Are Men More Affected By Hearing Loss Than Women?

Man and his son walking together outdoors


June is Men’s Health Month, so we’re diving in to explore the topic of men and hearing loss. 

You may be surprised to discover that hearing loss is different for men and women. 

Read on to learn more and find out why.

So first things first: Are men really more affected by hearing loss than women? YES!

Men do experience hearing loss more often than women. And on top of that, hearing loss in men tends to appear earlier, and the loss is more profound than in women.

This is partly because men are still less likely than women to address health issues when they first arise. But like many ailments, catching a hearing problem early often allows us to stay in front of the issue, and retain a fuller range of sounds. 

So, men – I’m talking to you directly here! – if you notice yourself missing parts of conversation, or the volume on the TV is slowly inching upwards, this is not the time to grin and bear it. Let’s schedule a hearing test and make sure we can nip any early hearing problems in the bud.

Your quality of life relies on it.

But is this true in Canada too? ABSOLUTELY

We may wear a toque, when everyone else in the world calls it a wool cap, and we may love complaining about the weather over a warm cup of Tim Horton’s, but unfortunately these national idiosyncrasies won’t help close the hearing disparity between men and women. 

Even in Canada, 63% of men are likely to experience hearing loss, compared with 46% of women.

Still, women aren’t off the hook.  As we age, everyone’s risk of hearing loss increases.

Overall, 93% of Canadian adults aged 70-79 will experience hearing loss, compared with 38% of adults aged 40-59.

For this reason, we recommend everyone get a baseline hearing test around age 50 – man or woman, whether you notice any hearing issues or not – simply to set a standard against which we can compare future hearing tests.

Men report higher levels of tinnitus too

Often described as a ringing or buzzing in the ears, tinnitus is the term used to describe any sound that cannot be attributed to an external source.

While 37% of Canadians experience tinnitus in any given year, that figure is higher for men (39%) than for women (34%).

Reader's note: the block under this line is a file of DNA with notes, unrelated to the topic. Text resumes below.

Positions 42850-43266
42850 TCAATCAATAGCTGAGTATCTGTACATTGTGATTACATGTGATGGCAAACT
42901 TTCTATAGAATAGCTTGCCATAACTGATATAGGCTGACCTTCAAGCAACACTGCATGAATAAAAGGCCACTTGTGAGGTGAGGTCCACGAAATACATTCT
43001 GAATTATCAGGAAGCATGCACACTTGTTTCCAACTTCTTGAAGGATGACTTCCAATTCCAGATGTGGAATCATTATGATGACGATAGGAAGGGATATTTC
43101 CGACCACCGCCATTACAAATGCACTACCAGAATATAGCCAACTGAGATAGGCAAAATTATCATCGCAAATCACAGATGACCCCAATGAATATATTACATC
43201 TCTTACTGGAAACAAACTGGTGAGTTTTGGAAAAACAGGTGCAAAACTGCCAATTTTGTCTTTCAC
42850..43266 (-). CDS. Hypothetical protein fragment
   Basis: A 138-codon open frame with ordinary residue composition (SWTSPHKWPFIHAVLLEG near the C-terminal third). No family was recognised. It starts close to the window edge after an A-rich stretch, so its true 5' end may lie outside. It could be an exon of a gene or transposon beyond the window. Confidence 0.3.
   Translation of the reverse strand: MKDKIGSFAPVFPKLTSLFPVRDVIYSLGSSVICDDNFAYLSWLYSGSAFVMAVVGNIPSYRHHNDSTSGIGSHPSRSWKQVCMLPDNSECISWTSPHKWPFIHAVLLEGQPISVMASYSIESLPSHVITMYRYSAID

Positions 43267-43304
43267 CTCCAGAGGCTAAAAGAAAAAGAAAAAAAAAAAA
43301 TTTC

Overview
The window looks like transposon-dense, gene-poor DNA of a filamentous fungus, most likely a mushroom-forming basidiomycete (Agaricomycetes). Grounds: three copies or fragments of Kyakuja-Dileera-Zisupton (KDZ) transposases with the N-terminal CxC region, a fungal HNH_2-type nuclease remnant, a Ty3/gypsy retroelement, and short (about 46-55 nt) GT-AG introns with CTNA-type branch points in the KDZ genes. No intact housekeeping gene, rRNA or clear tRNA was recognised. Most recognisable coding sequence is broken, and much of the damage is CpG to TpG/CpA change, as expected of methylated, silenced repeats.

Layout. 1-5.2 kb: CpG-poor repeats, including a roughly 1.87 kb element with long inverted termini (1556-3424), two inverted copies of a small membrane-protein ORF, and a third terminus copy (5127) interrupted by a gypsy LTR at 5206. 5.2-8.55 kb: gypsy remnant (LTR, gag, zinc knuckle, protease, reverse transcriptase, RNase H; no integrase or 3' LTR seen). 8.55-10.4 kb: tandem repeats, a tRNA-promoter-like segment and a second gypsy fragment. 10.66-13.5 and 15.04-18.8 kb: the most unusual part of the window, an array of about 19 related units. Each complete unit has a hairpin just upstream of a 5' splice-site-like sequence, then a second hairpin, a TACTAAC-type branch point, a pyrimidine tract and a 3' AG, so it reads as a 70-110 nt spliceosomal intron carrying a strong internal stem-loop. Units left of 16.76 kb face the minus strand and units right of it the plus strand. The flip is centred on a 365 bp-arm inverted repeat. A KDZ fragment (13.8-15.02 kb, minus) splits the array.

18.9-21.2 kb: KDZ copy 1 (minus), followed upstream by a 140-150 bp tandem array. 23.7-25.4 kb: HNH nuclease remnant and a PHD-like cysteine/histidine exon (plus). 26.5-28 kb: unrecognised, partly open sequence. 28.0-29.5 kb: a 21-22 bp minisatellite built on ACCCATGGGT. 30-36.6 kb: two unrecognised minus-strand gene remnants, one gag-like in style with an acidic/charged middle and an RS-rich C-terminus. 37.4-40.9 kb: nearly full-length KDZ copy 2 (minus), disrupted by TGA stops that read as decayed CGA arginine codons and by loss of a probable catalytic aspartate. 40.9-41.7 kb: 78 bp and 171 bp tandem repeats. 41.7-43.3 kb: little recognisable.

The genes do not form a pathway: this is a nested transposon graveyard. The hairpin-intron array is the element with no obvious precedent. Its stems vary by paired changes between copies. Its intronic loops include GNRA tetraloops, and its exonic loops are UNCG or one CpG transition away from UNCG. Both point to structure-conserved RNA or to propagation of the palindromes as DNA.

This is likely due to their role in the workforce, and their traditionally louder choice of hobbies.

Why are more men affected by hearing loss and tinnitus than women?

Men's hobbies can impact hearing health.

Photo credit: Paul Trienekens, Unsplash

There are many physiological, social and occupational reasons hearing loss is more prevalent in men.  For example:

  • Differences in physiology and hormones.

  • Loud hobbies – such as those that involve power tools or attending loud sporting events – increase the risk of exposure to dangerous noise levels.

  • Reluctance in general to seek medical help.

  • Historically “male” occupations, like trades or military service, often expose employees to loud noise from machinery, engines, construction, artillery, or traffic.

  • The “Code of Silence.”  Historically, hearing loss in a field like the military, could be a liability… it may be seen as a weakness, but you could even lose your job. 

  • While times are changing, and employee support is improving, this culture of stoicism is not so easily dismantled.

We know you know how important good hearing is to your quality of life

You want to hear your grandkids tell you about their week…

You want to hear what the daily special is without asking the waiter to repeat it…

You want to do that favour your spouse just requested…

It’s up to you to prioritize your health. 

Remember: by breaking any stigma you might feel around getting help for hearing loss, you pave the way for other men to follow your lead. 

You all deserve the hearing support you need to continue your active lives.

Noise at work is a problem

People on a noisy construction job site

Did you know noise exposure is the leading cause of hearing loss?

More than 11 million Canadians have worked at some time or another in a noisy workplace.

You may be at greater risk of hearing loss if any of the following apply to you: